The framing sequence is a real disaster. It's mostly a lot of filler with the normal conventions of seances and lots of explanations on how they work. There's a lot of back-and-forth here which really doesn't serve the story. Then there's the idea that Vicki may have died in the past, something that's supposed to be made poignant by the fact that we know that she leaves the TARDIS in Troy. Yet, it's part of this story that Vicki is given a different time and place to die so we know right off that there's a problem here and as soon as we know that the story loses a lot of its feelings of immediacy. If this had been a story from a Vicki who died three thousand years ago trying to warn herself away from leaving Rome or trying to influence a future adventure in some other way the story might have had a little more punch. The ultimate resolution also leaves something to be desired. A character who we've never "met" as she was excised from the story is the one actually in danger but then she decides at the end "oh what was I thinking because we're such good friends". Maybe if we'd seen the friendship develop this may have worked but instead it's just kind of a short little coda. "Oh by the way this really happened and I'm glad and goodbye." The story of the friend who betrayed them and then sacrificed her life may have been an interesting one to tell but we don't get that story and again I think that it's a missed opportunity to a story that has some great concepts but just seems to fall apart on the actual scriptwork. I really get the feeling that this is a story that was put in when something else fell through because the whole affair seems rushed. The whole time bubble at the end was especially annoying as it means that this story is completely forgettable in even the literal sense. With none of this experience even effecting Vicki it means that the whole thing was fairly pointless. In a broader sense it also annoyed me that this story kind of misses one of the core mandates of the companion chronicles to give us stories from the points of view of the characters. The story isn't really told by Vicki and the observations aren't very interesting anyway being concerned more with details than thoughts. I really wanted to have a story set in this era with Vicki's thoughts of her fellow crew members. We've had similar treatments with Vicki and Steven and I feel like this was a real missed opportunity.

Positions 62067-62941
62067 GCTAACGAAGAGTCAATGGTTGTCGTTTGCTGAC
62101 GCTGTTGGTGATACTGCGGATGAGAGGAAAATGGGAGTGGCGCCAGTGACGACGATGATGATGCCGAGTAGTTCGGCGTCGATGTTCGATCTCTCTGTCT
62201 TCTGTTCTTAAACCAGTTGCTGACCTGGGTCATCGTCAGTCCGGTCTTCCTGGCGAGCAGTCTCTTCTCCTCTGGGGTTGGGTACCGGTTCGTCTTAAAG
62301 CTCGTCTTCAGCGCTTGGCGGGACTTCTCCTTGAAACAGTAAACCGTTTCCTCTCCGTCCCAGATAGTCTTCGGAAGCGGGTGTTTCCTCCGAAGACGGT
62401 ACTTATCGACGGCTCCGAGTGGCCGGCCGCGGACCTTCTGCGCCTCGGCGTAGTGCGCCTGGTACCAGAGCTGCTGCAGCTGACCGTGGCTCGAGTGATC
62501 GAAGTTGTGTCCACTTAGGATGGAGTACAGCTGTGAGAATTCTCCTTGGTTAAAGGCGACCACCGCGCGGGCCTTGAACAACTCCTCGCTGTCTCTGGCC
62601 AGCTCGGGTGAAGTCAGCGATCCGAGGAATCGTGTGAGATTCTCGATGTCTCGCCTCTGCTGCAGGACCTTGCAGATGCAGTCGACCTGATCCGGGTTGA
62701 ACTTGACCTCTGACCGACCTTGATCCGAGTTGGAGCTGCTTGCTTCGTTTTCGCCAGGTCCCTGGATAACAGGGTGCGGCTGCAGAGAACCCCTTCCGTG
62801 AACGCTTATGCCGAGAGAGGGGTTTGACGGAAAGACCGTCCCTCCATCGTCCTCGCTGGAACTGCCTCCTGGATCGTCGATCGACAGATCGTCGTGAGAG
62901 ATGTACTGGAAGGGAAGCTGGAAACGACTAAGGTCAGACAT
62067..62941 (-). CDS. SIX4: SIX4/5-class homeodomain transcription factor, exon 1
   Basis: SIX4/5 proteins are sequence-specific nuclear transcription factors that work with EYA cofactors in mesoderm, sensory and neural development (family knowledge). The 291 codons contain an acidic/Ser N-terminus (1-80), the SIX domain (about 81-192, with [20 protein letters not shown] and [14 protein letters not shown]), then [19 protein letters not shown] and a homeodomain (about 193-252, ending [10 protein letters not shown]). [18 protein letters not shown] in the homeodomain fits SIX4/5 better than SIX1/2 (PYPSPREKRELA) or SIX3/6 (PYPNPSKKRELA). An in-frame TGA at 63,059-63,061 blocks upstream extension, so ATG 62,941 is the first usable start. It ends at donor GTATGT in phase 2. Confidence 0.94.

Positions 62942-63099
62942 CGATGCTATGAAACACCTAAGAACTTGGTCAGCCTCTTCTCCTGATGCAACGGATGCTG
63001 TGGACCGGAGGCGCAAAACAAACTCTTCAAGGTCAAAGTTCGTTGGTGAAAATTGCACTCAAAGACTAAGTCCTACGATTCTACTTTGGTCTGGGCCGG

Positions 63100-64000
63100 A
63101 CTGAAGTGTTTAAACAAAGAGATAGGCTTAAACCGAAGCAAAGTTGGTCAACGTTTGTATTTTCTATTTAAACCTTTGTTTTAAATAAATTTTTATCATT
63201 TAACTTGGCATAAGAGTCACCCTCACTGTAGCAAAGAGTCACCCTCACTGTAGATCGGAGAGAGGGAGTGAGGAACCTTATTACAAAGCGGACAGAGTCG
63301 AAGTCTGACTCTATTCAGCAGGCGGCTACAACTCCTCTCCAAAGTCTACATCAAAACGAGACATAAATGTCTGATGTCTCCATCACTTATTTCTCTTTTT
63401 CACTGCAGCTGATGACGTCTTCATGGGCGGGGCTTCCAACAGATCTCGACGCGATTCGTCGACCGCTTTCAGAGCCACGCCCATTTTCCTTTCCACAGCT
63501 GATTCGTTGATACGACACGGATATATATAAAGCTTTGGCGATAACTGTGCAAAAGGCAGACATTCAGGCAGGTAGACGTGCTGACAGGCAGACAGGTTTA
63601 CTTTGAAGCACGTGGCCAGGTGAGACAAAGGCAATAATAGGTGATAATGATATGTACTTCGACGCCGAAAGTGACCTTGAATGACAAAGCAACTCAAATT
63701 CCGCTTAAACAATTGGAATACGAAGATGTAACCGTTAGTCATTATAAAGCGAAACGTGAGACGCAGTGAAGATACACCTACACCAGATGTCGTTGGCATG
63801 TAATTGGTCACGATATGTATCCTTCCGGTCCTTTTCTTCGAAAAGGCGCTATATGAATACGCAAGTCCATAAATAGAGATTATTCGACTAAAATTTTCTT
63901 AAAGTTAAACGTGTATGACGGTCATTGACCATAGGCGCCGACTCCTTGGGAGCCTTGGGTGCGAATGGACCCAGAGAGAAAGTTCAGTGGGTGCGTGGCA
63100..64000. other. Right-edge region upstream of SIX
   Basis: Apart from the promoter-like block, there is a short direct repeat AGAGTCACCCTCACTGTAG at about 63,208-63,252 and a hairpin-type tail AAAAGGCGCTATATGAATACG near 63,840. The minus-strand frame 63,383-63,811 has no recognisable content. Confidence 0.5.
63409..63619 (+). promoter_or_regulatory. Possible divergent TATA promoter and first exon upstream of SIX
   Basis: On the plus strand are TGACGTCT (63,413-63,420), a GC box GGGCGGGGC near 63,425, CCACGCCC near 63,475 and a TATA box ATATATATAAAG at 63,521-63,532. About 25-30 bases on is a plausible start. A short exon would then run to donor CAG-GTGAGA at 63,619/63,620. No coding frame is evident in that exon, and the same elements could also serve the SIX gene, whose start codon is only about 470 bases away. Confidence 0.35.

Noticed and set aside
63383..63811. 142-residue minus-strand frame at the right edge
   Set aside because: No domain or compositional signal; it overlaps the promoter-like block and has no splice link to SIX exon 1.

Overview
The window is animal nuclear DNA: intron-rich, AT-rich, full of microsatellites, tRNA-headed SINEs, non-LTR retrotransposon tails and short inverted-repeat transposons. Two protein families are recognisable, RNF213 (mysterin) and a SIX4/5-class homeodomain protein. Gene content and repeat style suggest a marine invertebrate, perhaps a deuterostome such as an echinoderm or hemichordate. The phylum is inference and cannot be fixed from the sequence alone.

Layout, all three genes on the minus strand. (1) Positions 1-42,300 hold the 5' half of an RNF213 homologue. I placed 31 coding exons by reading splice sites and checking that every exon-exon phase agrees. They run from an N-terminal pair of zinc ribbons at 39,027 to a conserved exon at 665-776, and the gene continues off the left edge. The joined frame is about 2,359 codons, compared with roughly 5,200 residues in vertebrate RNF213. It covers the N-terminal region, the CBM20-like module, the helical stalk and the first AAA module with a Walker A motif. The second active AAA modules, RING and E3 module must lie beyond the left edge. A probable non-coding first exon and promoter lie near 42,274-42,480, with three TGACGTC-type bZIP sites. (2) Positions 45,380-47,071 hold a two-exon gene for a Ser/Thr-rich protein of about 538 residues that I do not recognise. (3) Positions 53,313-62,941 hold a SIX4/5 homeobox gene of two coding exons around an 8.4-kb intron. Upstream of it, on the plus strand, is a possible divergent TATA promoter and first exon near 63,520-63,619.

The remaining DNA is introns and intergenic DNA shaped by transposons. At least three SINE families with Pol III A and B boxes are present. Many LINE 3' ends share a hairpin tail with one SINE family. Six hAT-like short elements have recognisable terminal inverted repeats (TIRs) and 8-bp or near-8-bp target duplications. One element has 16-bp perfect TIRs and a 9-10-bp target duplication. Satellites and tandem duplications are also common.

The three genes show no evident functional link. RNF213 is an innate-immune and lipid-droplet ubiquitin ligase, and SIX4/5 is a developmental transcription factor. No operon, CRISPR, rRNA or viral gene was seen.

Another thing in this story's favor was that O'Brien is quite good in it. Her Hartnell Doctor is so bad that it makes one wonder if she remembers the man at all, but she's not in it to be a vocalist so I give that a pass. Her young Vicki is great though and she manages to do give the "dead Vicki" enough subtle differences that it sounds like the same character while being different. She also does a good job with Anette making the girl sound like someone completely different. Jacqueline King is fine as Madame Violet even though her role isn't large. She conveys enough of the idea of an older eccentric who might believe in seances to work.
Final Rating: 4/10
Recommendation: It's a story that seems to be on the cusp of something great but leaves you feeling like there were a lot of missed opportunities. I don't know the details of the production but it feels like this was put together at great speed and it just doesn't work. I recommend skipping it.